HeArt of Empathy

The HeART of Empathy documents actual medical student encounters with the visual arts at the Philadelphia Museum of Art (PMA). Dr. Florence Gelo is the Behavioral Science Coordinator for Family Medicine Residency at Drexel University College of Medicine. Inspired by her personal experience as a Guide at the PMA, Dr. Gelo observed the emotional impact of paintings on the viewer, and imagined their use as a powerful teaching resource in medical education. She began to use the visual arts to educate students and residents in a variety of vital issues including: suffering, death and dying, religious diversity, cultural competency, and a deeper understanding of human emotion.

In this video medical students and residents engage with the visual arts as a means to enhance the development of empathy. As they interact with paintings that depict human suffering, reflect and respond emotionally, they begin to communicate their feelings. In so doing, they learn more about themselves, and expand their capacity to understand the feelings of others.

“By seeing human suffering pictured on a canvas…. it allows [the physician] to approach medicine with a human touch …” — Colin X. Jairam, MD Third Year Resident, DUCOM

“Having students experience themes of suffering, meaning, hope and resiliency through the visual arts enable them to have a window into what patients experience on a daily basis. Dr. Gelo’s approach to teaching empathy and whole person care is both creative and innovative.” — Christina M. Puchalski, MD, Executive Director, The George Washington Institute for Spirituality and Health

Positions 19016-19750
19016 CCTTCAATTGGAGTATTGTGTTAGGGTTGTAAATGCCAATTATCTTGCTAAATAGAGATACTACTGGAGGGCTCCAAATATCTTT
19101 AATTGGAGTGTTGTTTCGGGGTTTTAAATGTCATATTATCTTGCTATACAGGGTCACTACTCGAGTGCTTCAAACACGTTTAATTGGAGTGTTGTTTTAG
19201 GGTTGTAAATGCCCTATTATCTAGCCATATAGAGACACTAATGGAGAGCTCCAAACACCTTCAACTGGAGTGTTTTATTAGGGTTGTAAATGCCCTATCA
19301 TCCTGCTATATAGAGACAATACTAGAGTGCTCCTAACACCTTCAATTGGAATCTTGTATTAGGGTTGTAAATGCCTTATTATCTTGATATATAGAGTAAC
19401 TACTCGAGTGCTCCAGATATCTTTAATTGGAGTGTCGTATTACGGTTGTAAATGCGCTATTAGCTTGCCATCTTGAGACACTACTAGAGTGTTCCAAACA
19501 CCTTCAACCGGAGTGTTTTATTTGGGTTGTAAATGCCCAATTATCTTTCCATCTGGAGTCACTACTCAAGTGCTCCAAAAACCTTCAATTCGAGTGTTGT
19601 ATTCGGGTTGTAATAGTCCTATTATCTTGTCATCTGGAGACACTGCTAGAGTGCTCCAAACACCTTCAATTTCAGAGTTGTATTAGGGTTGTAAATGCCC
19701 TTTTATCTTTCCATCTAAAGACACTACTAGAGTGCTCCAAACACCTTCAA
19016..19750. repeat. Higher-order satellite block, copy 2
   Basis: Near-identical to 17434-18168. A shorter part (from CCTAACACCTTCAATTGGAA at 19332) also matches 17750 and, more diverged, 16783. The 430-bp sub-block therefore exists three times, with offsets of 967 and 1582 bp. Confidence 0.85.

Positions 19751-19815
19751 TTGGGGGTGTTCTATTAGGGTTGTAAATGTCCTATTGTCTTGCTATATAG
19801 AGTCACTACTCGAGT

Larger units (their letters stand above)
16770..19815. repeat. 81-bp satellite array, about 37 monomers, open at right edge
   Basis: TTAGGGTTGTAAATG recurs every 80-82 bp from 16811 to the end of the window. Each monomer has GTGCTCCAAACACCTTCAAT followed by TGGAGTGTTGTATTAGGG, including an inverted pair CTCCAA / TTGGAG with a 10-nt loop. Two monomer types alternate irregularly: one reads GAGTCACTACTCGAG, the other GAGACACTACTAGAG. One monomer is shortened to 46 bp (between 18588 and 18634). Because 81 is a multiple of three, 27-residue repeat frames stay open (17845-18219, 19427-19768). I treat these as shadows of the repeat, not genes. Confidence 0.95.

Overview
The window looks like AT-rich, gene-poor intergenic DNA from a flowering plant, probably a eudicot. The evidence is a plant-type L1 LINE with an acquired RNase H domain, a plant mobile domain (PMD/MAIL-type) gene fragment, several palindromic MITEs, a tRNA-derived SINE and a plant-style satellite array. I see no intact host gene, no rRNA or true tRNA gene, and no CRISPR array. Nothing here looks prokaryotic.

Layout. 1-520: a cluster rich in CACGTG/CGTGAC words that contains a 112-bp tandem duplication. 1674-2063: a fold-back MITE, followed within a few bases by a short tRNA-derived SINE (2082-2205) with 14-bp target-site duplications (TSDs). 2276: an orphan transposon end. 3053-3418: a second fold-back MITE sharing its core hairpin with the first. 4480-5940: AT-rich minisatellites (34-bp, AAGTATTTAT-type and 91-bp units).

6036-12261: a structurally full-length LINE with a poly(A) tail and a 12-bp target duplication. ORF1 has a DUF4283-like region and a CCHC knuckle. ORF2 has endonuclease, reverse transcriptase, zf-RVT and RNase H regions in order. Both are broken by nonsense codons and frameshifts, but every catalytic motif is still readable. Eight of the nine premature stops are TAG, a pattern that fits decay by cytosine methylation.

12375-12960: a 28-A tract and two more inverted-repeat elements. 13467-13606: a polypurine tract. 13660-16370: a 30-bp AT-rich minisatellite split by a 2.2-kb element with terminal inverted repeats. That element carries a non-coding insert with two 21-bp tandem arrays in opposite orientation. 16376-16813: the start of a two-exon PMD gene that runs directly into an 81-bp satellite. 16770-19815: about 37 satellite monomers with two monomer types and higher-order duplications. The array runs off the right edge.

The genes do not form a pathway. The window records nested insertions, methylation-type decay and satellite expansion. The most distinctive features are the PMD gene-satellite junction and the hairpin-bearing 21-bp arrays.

“The inclusion of art as a prompt for reflection is a method that we can all use, in small or large ways, to inform ourselves as physicians and teachers about another dimension of human experience.” — John J. Frey III MD, Dept. of Family Medicine – U. of Wisconsin School of Medicine and Public Health

“A welcome reminder that empathy plays an important role in medicine. Educators can always be encouraged to try different ways of awakening students’ empathy and giving them a chance to express it freely.” — Caroline Wellbery, M.D., Ph.D, Georgetown U. – Asst. Deputy Editor, The American Family Physician Funded by the George Washington Institute for Spirituality and Health (GWish).

In cooperation with Drexel University College of Medicine.